Thoughts on Pre-Production

This is a series of articles I'm writing as an extended postmortem for Stacks On Stacks (on Stacks), a game I've been working on for five years. You can wishlist the game on Steam here.

Artist's Concept of Mars 2020 Rover (source)

Pre-Production: It's for Everyone

If I were to name one thing to change about Stacks' development it would be to have a structured pre-production phase. When I began development on Stacks I was at the tail end of a one-year dev cycle on our first game, the mobile board game of color, Sature. I was proud of what we had created but felt like moving onto bigger and better things.

Stacks' "pre-production" (if you could call it that) looked like this:
  1. Build a prototype
  2. It's fun? "Ok, cool, let's make this into a full game now!"
Since I was a solo developer making games primarily as a way to express myself a lot of the "create a game design document", "have a production timeline", and other basics struck me as a bad fit.  I enjoyed the process of making games and wasn't looking at games as a way of sustaining myself financially. Since I don't work on games full time, I didn't have a budget to worry about getting exhausted. I felt that as long as I did the work myself and kept at it, I could make whatever game I wanted.

Ignoring production best practices was a critical error because even if you don't wish to make games commercially you still should make games in a sustainable way. Productions practices help with sustainability by providing efficiency that preserves your personal energies so that you can continue making games. Further, production practices help create a better game, not just a more profitable one. Careful planning and management improve a game's quality by focusing your creative energies on transparent end-goals. So regardless of whether your goal is to make a profit, improve your craft, or maintain your well being it is absolutely worth investing time into good pre-production.

You Don't Know What You Don't Know

Unfortunately, this is the ultimate problem with doing pre-production. Unless this is your second time releasing a title that is nearly identical to the last one you did, there are so many unknowns in game development. This is the reason sequels are so attractive, you get to redo something you already did once and rebuild on what you already know instead of reinventing the wheel.
In my case, I had just figured out how to launch a 2D game on Android and iOS, but I had decided to move onto a 3D game primarily targetting desktops and consoles in an unfamiliar engine, Unity. Luckily, one of my goals as a game creator is to learn as much as I can about game development. From this perspective, I've knocked it out of the park with the massive amount of information I've learned. But, in terms of completing projects in a reasonable amount of time, I have failed miserably. I've spent thousands of hours becoming competent at tools that I had no prior knowledge of.

What to Address in Pre-Production

Here are some brief thoughts on aspects of your game that you can address as part of pre-production:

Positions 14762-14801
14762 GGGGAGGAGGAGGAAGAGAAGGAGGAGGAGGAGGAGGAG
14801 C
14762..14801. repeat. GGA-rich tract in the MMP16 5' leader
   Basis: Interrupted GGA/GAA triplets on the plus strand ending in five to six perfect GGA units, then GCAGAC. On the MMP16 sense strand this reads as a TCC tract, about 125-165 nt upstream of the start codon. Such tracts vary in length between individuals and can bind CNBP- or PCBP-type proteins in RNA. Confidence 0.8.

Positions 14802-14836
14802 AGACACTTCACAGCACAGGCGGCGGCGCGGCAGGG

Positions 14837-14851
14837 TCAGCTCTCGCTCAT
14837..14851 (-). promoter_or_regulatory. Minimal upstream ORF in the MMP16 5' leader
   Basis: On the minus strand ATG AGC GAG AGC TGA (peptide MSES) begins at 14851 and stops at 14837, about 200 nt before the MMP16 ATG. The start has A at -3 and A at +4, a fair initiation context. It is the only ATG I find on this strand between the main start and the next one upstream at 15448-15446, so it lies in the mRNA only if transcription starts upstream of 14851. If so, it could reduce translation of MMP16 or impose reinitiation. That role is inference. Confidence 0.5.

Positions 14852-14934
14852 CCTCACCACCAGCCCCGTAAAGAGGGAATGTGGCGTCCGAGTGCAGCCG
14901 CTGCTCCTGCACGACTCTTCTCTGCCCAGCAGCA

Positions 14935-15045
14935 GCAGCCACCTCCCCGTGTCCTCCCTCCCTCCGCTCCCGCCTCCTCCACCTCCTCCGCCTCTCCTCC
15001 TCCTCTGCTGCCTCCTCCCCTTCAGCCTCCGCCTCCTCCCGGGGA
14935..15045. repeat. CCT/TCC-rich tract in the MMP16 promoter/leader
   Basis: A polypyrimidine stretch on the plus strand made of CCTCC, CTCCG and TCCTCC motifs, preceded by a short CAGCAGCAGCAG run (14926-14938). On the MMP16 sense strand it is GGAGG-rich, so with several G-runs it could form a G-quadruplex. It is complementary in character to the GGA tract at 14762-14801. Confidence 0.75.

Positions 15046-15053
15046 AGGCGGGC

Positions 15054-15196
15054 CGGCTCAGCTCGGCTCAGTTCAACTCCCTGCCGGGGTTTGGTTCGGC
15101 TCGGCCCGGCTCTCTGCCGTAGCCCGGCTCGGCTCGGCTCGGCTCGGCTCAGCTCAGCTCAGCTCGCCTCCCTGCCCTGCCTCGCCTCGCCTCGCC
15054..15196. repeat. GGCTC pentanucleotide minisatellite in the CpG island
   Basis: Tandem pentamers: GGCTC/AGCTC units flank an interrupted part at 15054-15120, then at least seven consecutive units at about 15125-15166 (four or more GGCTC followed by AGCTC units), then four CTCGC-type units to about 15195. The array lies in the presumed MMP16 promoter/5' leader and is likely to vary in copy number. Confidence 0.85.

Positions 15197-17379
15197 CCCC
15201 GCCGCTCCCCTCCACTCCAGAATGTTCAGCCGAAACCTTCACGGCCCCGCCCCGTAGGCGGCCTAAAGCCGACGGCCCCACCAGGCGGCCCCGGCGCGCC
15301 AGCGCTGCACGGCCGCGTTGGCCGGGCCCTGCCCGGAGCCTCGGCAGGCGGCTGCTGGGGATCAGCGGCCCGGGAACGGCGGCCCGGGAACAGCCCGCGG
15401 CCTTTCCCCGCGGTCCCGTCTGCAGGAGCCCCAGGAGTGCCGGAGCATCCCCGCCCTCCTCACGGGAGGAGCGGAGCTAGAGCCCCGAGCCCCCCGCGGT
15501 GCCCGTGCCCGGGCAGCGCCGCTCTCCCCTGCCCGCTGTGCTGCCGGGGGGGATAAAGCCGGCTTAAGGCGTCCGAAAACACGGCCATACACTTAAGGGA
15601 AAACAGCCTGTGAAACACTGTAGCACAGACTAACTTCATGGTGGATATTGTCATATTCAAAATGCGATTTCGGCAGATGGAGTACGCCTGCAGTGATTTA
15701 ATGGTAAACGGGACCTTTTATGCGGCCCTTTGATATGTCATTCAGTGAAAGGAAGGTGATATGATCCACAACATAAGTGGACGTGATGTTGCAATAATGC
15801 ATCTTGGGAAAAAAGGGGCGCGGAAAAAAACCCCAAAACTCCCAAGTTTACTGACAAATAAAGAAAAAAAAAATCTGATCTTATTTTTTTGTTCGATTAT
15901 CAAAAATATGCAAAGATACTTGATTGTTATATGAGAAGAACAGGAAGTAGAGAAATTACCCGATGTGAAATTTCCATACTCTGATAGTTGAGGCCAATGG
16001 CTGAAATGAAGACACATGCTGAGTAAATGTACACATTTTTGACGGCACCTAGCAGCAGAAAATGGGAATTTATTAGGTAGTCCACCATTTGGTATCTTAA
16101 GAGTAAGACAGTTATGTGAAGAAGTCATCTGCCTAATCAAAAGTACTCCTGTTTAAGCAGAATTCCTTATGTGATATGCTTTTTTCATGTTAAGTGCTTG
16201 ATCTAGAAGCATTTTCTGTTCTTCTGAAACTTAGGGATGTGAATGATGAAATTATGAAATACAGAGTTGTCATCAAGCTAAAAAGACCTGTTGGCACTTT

Knowledge Gaps

Try to know what you don't know you don't know. Recognize that if you are making a 3D game for the first time there are tons of aspects that you will need to learn: 3D Modelling, 3D physics, lighting, post-processing, etc.


The more your pipelines can be planned or established ahead of time the better.
What will each of your art assets be composed of? A sprite sheet? A 3d model? What resolution of pixels or number of polygons will your models use?
On the code side of things, are there tools or structures that you can plan for that will allow you to generate your content faster? How will you set up tools?

Team Management 

How will your team manage tasks? What about bug tracking? Will you use software like Jira, Trello, or HackNPlan? If you are remote how will you communicate? A skype meeting? Are meetings every two weeks? Will an internal build posted every week? Do your programmers need a code style guide?  While these can be adjusted over time, establishing the need for this structure and getting them in place immediately is a wise decision.

Art Direction

Your game's art style should be prototyped and tested just as much as the mechanics. Having an established art style that you know resonates with people is one of the most useful marketing tools your game can have. Test early vertical slices of your game's art and animation on Twitter. See what gets a positive response.

The Game Design Document

While GDDs should be organic, evolving documents, the most vital issue to address during pre-production is proving that your prototype can evolve into a longer game experience. Transforming an experience that is fun in the short term into one that sustains interest is an unexpected challenge some developers don't prepare for. In some cases, it may not be possible to stretch a prototype into a longer game and it's important you realize this sooner rather than later. The best talk I've heard on this topic was given by Lisa Wertle, titled Design Tips for Long Form Games. You can find a useful questionnaire and a link to the slides for this talk here.

Target Platforms

For info on targetting a platform, check out my other blog post: Picking a Platform: Bottom-up vs Top-down Thinking

The one addendum I'll add is just because an engine supports a platform out of the box that does not mean you should target it. Sure, Unity can build to Linux and Mac, but do you have the resources to be able to test, deploy, and fix bugs for those platforms? Does launching on these platforms even offer you a commercial advantage to make up for those sunk resources? Ben Golus, claimed that Linux users accounted for "[less than] .1% of sales but [greater than] 20% of auto reported crashes and support tickets" for Planetary Annihilation (Twitter).


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